As the book begins, a woman in fur is being escorted off a cruise ship by a pair of police officers. A journalist runs up to them and demands details on a crime that occurred. The journalist also inadvertently lets slip that Hitler has invaded Poland and the world is now at war, and the woman absorbs the news as the chapter fades to a close.
Flash back five weeks in time to the cruise ship setting sail from Britan, and young Lily Shepherd coming on board to take a job as a domestic servant in Australia. On the ship with her are her cabinmates Amanda and Ida, Jewish refugee Maria, handsome aspiring lawyer Edward and his sister Helena, wealthy couple Eliza and Max, and fascist jerk George. We don’t know whom among them is the woman in handcuffs, nor whom among them will be the victim, yet as the story unfolds, clear currents of tension arise amongst the characters.
The first chapter sets the tone of a golden age mystery, and indeed there’s a very Agatha Christie-esque feel to the novel that I loved. But expecting a Christie-esque mystery will only leave the reader disappointed. The murder itself doesn’t occur till late in the book and, despite the growing conflicts between the various characters, there is little of that escalating ominous undercurrent that makes Christie’s books so electrifying. As a mystery or thriller, it feels slow, and I found myself wondering when something would happen.
Rather, Dangerous Crossing succeeds primarily if you come to it with no expectations of a compelling mystery. The characters each have their own secrets to bear, but the individual secrets that are revealed — and that do play a part in the development and execution of the crime — aren’t quite as compelling as simply seeing the characters interact. Rhys does a fantastic job developing the world of 1939 Europe. As with the movie Titanic, one of the most compelling things about large ships is the stratification of classes among the passengers, and Rhys plays with that tension masterfully. The way Lily and Edward are somewhat ‘adopted’ as friends by Eliza and Max feels very much like rich children discovering new toys, and even seemingly generous acts like paying for their trip to Egypt or giving Lily a dress feel wrong for some reason.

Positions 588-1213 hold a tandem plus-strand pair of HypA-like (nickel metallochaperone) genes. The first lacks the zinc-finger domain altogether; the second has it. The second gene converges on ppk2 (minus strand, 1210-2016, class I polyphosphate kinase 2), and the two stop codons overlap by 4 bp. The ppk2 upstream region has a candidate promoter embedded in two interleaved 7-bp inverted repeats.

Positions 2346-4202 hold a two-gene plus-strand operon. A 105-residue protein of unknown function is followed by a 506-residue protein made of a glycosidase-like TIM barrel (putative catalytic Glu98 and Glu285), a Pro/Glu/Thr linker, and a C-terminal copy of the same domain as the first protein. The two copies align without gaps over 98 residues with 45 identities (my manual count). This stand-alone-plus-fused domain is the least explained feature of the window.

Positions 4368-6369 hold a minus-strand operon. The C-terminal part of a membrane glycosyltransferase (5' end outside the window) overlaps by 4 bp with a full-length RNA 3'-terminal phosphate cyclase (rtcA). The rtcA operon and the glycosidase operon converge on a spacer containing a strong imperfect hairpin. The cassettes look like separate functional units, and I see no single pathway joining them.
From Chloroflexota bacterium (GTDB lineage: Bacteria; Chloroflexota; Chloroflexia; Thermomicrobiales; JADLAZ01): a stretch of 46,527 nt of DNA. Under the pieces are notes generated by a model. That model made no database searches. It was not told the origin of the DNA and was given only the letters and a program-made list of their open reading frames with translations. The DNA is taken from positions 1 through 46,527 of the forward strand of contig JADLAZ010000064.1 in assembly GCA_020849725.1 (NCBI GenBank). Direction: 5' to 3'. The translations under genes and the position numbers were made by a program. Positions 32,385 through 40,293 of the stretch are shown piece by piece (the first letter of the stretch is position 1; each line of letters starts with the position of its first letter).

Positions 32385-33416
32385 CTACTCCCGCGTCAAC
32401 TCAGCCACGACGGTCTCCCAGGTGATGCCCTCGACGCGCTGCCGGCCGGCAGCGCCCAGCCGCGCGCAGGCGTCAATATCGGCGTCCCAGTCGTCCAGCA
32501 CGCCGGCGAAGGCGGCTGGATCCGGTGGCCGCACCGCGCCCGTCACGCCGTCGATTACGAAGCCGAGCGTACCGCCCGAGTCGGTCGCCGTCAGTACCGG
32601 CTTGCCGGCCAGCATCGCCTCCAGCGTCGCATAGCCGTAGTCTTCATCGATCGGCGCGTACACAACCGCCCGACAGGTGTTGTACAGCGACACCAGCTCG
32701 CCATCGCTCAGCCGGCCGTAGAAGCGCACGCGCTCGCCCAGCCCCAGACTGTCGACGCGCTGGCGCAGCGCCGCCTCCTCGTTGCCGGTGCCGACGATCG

Rhys also does a great job in conflating the immediate and personal events onboard the ship with the larger context of world events. Our awareness of the impending crime is compounded by our awareness of the impending war, and both colour the way in which we view the characters gaily exploring pyramids and shopping for souvenirs. The character of Maria is a particularly strong example of this, as she faces discrimination from fellow passengers, dismissiveness from the ship’s crew over her requests, and also lives with constant worry about the lack of news from her family back home.
Overall, Dangerous Crossing is a compelling and beautifully written novel, and fans of historical fiction will appreciate how thoroughly Rhys has crafted her world.
Thank you to Simon and Schuster Canada for an advance reading copy in exchange for an honest review.